Judge in Immigration Case Questions Trust in Obama


     BROWNSVILLE, Texas (CN) – The federal judge presiding over the Texas-led challenge to President Obama’s immigrant amnesty programs asked a Justice Department attorney Thursday, “Can I trust what the president says?”
     It was a fair question from U.S. District Judge Andrew Hanen, after the Justice Department revealed earlier this month that U.S. Customs and Immigration Services had extended lawful presence rights from two to three years for 100,000 undocumented immigrants after telling the judge USCIS would not process any applications for such extensions until March 4.
     “You were the one who said nothing would happen until March 4. I look like an idiot,” Hanen told federal attorney Kathleen Hartnett at a hearing on Thursday.
     Hartnett apologized to Hanen for any confusion and assured him the government strives for accuracy. “You can rely on the Justice Department,” she said.
     Hanen issued an injunction against the Department of Homeland Security’s expanded amnesty programs on Feb. 16, putting the estimated 5 million immigrants who could qualify in limbo and drawing condemnation from immigrant advocates who claim he was handpicked for the case by the 26 Republican-led states who sued over the policies.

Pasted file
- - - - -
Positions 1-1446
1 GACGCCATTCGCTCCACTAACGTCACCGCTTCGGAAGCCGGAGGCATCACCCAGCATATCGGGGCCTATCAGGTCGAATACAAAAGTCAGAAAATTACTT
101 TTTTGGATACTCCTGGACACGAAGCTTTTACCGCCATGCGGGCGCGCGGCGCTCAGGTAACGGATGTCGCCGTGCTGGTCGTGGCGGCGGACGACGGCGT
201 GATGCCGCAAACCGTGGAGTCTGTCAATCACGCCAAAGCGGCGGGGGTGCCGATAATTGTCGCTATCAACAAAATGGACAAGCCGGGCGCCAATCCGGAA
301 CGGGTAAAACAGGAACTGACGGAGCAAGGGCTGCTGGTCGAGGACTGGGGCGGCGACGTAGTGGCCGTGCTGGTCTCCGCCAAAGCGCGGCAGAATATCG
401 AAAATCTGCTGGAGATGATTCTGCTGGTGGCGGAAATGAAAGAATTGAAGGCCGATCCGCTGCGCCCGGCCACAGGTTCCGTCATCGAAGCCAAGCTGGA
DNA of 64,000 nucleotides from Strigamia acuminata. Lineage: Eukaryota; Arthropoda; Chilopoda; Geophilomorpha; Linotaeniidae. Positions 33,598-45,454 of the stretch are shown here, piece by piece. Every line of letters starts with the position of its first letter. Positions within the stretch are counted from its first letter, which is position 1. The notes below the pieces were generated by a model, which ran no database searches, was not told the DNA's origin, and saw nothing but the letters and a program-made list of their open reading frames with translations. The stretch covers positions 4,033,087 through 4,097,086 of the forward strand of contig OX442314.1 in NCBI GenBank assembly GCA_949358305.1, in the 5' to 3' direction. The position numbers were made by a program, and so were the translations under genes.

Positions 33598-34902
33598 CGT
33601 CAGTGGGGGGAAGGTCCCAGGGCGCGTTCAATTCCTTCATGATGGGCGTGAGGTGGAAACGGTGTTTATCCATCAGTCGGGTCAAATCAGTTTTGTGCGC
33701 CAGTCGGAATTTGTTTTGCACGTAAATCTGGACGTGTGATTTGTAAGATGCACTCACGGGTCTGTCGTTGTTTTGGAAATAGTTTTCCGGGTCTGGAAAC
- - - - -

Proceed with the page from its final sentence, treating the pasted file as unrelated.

Hanen has been openly critical of Obama’s immigration policies.
     The Obama administration implemented the Deferred Action for Childhood Arrivals (DACA) program in 2012, and last November announced it would be modified to increase the number of people eligible.
     The original DACA program allows immigrants who came to the United States as children, lived here since June 15, 2007, went to school, have not committed serious crimes, and are under 31 years of age to apply for legal status and federal work permits.